George Soros Doesn't Like Dodd-Frank:  Not for himself, anyway.
Billionaire investor George Soros will only manage his own family's money in future due to the impact of new US regulations on hedge funds, his sons have said. His fund will return around $1bn (£625m) to outside investors, leaving it with around $24bn. Under the new Dodd-Frank Act, hedge funds will have to register with financial regulators.
As I understand it — and I repeat that I am no expert on the law — the regulations imposed on hedge funds are much less stringent than the regulations imposed on banks.  But they were still too much for Soros, though they may not be the only reason he is making this move.
- 1:11 PM, 27 July 2011   [link]

Should We Pay Terrorists Salaries?  Or, to be more precise, should we continue paying terrorists salaries?

Because we are.  Not directly, and not all of their salaries, but indirectly and partially.
The Palestinian Authority spends more than $5 million a month paying salaries to terrorists sitting in Israeli prisons, according to a Palestinian Media Watch report presented to congressmen in Washington on Tuesday.

According to the report, written by Itamar Marcus and Nan Jacques Zilberdik, such payments contravene US law, which prohibits funding of any person who "engages in, or has engaged in terrorist activity.

"The US funds the PA's general budget," the document reads.  "Through the PA budget the US is paying the salaries of terrorist murderers in prison and funding the glorification and role modeling of terrorists."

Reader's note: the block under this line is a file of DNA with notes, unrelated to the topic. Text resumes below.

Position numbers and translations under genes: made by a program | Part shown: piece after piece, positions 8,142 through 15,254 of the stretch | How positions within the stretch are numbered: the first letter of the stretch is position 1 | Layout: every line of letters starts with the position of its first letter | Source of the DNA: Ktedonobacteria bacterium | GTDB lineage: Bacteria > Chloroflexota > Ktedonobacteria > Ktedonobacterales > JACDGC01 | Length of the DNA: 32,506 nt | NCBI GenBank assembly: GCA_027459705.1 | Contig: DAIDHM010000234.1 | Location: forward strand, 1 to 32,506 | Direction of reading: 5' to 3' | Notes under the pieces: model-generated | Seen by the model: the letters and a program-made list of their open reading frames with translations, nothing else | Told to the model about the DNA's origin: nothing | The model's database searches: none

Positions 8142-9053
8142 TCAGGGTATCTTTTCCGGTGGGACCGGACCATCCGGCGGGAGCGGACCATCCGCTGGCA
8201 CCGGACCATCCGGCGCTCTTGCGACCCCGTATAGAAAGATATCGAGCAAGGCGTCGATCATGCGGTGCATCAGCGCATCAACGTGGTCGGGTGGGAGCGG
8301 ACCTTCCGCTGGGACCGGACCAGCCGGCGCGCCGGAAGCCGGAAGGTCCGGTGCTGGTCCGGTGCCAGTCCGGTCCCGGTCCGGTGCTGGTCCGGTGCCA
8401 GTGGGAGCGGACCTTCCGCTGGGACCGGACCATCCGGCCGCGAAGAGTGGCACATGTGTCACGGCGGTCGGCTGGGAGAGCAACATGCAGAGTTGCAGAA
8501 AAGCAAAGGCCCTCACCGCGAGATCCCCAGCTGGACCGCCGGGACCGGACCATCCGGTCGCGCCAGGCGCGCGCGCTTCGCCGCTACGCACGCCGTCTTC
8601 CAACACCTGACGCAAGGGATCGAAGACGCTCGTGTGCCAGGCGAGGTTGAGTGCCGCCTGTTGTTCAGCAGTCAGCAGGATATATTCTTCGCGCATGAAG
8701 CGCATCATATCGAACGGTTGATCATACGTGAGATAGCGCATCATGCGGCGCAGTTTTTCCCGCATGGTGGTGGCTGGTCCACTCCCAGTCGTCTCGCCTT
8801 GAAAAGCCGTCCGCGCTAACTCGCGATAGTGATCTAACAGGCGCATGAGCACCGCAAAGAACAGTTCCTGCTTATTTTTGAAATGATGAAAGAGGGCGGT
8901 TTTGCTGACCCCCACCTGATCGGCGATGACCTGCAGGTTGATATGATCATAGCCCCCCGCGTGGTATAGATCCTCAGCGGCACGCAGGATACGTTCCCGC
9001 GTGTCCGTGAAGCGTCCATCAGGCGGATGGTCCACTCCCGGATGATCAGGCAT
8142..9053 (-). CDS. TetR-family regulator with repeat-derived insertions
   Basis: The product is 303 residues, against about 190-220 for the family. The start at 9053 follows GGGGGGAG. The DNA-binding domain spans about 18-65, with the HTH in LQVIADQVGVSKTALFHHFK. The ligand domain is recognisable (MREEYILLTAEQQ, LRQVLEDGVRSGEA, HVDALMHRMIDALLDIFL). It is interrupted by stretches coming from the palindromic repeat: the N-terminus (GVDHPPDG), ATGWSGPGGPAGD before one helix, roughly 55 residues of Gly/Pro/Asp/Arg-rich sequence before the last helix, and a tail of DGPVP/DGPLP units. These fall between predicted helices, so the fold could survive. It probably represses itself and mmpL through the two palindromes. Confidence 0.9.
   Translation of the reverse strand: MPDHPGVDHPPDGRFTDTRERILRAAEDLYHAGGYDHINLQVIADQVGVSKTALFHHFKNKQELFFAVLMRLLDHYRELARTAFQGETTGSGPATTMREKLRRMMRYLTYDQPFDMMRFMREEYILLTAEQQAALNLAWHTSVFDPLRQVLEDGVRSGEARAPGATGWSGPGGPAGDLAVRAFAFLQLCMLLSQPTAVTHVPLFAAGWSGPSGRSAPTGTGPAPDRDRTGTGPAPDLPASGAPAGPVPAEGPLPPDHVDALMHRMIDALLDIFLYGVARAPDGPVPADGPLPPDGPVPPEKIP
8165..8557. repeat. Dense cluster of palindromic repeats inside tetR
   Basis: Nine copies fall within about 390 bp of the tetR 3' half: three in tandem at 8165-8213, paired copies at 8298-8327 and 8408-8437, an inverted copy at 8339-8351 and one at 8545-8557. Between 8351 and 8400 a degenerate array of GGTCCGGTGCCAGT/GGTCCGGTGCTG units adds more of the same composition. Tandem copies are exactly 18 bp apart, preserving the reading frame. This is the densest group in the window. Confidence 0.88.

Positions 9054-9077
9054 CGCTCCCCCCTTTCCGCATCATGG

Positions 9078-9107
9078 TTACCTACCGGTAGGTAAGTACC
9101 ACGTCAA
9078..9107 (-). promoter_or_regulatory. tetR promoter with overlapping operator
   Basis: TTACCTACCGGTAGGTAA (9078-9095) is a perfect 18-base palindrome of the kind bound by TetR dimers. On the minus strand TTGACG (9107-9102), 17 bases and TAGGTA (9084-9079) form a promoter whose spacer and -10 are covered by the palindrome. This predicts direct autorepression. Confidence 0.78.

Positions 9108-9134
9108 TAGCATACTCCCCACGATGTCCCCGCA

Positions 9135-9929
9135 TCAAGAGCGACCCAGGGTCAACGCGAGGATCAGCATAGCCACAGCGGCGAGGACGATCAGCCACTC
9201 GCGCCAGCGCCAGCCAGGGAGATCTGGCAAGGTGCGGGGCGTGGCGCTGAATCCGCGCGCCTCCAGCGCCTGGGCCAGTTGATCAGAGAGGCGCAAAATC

I understand the thinking behind these subsidies; we hope to use them to gain influence, and, eventually, to change their policies.  I just think that experience has shown that they haven't worked as intended, that the Palestinian leaders have taken our money without changing their policies significantly.  As a result, we have been enabling terrorism.

There is statistical evidence for that conclusion; increased aid to the Palestinians correlates with increased terrorism.
- 7:47 AM, 27 July 2011   [link]

Michelle Malkin Says Congressman Wu Was Protected by Democratic enablers.
Wu-hoo!  Welcome to another freaky ethics fiasco brought to you by the D.C. den of dysfunctional Democrats.  This one comes clothed in a Tigger costume, wrapped in blinders and bathed in the fetid Beltway odor of eau de Pass le Buck.

Liberal David Wu is a seven-term Democratic congressman from Oregon who announced Tuesday that he'll resign amid a festering sex scandal involving the teenage daughter of a longtime campaign donor.  He won't, however, be vacating public office until "the resolution of the debt-ceiling crisis."  Translation: Call off the U-Haul trucks. Wu's staying awhile.
Malkin follows that with a good summary of the Wu's scandals, though she misses the dangerous T-shirts.